Closing the Skills Gap: Why You and Your Company Need Workforce Transformation

If you’re a traditional IT specialist such as a systems administrator, developer or service manager, then you are probably already thinking about long-term career development. As more roles consolidate and functionality automates, you’ll likely have lots of questions. How do I get more strategic? How do I get closer to the business, and how do I add value so that I can’t be outsourced?

Or, if you spend more time managing people, you are probably concerned with broader challenges: How do I retain knowledge as baby boomers retire and millennials come on board? How do I attract and retain optimal talent in the first place?

Individuals working at the executive level will also have questions: How do you grow an agile organization – an efficient organization that rapidly responds to market changes and satisfies customers?

The answer is the same in all cases: You need a plan to analyze needs, manage change and close the skills gaps, converting challenges into opportunities with roadmaps and education.

A skills gap analysis measures the difference between what your workforce can do and what you need them to do. As a result, your job descriptions need to reflect the knowledge, skills and abilities required to effectively do the work.

Workforce transformation takes into account future opportunities as well as past and present performance by asking the question, “Who needs to be doing what if we want to be successful?” The challenge is finding a provider with experience managing the total process.

Consultancies provide a part of the solution – they are great at identifying disrupters. However, most of their energy and effort goes into organizational change. They aren’t laser focused on workforce development, they don’t have dedicated educational resources, and they tend to be large and expensive engagements.

Business Transformation Providers

Large consultancies specialize in the analysis and planning aspects of Business Transformation Services; however, they would have to build one-time training or engage a training provider. Training organizations do not have the consulting services necessary to analyze needs, design customer-specific plans and manage change.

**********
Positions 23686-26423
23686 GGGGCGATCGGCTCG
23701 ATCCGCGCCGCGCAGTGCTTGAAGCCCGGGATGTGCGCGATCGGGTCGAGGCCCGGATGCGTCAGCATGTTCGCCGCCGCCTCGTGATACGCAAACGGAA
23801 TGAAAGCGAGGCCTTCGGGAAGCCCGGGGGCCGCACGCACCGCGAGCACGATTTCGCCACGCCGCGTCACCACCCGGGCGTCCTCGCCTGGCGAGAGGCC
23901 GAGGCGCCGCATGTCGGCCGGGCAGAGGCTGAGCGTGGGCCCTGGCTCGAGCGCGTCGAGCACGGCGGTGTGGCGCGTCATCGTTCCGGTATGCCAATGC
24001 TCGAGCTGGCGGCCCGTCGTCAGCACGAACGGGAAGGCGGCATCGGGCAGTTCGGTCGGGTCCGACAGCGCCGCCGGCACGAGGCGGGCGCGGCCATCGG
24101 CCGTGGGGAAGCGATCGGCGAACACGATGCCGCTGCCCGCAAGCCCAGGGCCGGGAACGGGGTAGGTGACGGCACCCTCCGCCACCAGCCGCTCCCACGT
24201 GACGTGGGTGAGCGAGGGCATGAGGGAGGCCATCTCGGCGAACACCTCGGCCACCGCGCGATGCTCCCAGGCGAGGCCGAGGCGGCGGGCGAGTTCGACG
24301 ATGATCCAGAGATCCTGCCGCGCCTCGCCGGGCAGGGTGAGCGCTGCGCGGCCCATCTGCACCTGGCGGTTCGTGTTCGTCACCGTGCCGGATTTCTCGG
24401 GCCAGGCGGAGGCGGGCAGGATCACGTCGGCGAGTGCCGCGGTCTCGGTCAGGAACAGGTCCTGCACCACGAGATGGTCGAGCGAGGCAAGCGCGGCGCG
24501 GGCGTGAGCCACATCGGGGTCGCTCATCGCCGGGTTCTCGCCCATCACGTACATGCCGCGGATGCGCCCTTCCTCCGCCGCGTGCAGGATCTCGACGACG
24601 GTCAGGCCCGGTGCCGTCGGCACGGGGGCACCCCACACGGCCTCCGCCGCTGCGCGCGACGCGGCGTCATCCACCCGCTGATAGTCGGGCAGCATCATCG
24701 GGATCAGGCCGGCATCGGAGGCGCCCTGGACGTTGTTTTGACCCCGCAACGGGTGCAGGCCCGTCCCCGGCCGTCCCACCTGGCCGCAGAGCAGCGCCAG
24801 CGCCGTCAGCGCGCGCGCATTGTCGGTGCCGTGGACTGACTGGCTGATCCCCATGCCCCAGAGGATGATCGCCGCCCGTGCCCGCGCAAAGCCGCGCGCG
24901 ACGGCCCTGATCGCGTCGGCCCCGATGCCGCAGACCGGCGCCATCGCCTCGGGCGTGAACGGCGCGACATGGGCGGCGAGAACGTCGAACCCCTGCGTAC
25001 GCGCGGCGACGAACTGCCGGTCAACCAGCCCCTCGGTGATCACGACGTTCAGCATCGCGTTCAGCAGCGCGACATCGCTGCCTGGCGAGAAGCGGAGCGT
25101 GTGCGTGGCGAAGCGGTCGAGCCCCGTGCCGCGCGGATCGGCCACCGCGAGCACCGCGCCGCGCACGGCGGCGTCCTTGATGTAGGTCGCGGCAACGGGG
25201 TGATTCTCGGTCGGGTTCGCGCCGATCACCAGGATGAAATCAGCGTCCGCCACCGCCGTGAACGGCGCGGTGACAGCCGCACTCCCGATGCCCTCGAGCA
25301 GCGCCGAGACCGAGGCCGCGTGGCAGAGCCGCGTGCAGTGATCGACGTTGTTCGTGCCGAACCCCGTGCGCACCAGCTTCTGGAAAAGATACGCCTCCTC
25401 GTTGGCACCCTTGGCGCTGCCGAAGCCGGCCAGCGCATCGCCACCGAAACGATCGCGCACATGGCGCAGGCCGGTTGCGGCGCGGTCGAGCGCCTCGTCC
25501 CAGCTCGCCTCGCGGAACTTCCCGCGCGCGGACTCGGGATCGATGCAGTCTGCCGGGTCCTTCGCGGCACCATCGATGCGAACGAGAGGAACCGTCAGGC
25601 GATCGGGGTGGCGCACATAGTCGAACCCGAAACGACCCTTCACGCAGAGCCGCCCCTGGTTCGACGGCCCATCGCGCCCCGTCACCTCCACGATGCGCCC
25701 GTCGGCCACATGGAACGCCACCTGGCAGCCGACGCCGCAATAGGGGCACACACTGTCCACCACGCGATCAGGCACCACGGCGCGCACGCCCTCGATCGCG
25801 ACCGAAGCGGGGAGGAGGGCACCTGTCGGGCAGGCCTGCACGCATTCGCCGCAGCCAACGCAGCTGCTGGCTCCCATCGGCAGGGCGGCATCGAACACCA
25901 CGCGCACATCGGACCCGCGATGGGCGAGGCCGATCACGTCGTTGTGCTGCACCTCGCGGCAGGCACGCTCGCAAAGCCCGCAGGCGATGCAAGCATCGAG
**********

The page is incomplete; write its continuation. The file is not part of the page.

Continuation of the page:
Training organizations have another major component for workforce transformation: detailed courses for certifications, business development and training, and the potential to create customized learning. However, training organizations lack consulting experience – the analysis and change management aspect of workforce change management.

Workforce transformation requires consulting and education, which is exactly what Global Knowledge Business Transformation Services (BTS) provide. Our BTS practice provides flexible guidance to analyze needs, roles and skills gaps and to design the programs that maximize worker potential.

So think of BTS as your one-stop shop for closing skills gaps in your organization, no matter what you are doing:

  1. Personal training path: If you are interested in long-term success, let’s talk to management about defining optimal roles and building the path that takes you and the rest of your team to the top. Or, create your own path by pursuing business analysis, project management or ITIL® certifications. Either way, you maximize your organization’s investment in the current workforce.
  2. If you’re in management and recognize the need for change, lean on our experienced solution specialists and educators to build and execute focused and affordable workforce optimization. Look to the experts to add value and maximize return on investment (ROI).
  3. If you are leading an organization that’s been impacted by business, workforce or technology disrupters, then you know that you must be selective with regard to priorities; you’ll need short-term results and substantial long-term ROI. Global Knowledge’s BTS gives you visibility into the entire opportunity – we’ll help you prioritize change and close the loop with a highly effective workforce.
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  1. Paige Reply

    Very informative read. I think a skills gap analysis is necessary, but how often do you do them? Only when you recognize the need for change? Thanks for sharing.

  2. Michael Stierhoff Reply

    Great question! The answer varies by industry and organization, but here’s a few pointers.

    Individuals have more flexibility and I would suggest an annual review. If you’re keeping up with the industry, you probably have an idea where things are going. So dedicate a couple of hours of search around the roles and responsibilities that you find interesting, put a training plan together, and bounce your plan off of your manager or a trusted mentor.

    If shifting directions or if you’re concerned about performance, check with HR or L&D to see if they offer assistance. If not, there are lots of great analysis tools and professional counseling available.

    Organizational skills gaps are a different story- as you said, getting a baseline as soon as gaps are obvious is where we often start- i.e. keep the wheels turning and get some fast ROI.

    However, skills gaps are usually a single aspect of the bigger story. So it’s best to connect to fundamental strategies to prioritize and close the gaps in key areas first and organizational plans often have multiple phases. And those phases usually include performance management to plan the next round of analysis.

    The good news is Global Knowledge Business Transformation Solution specialists are ready to roll- give us a call!

    Thanks again for a great question.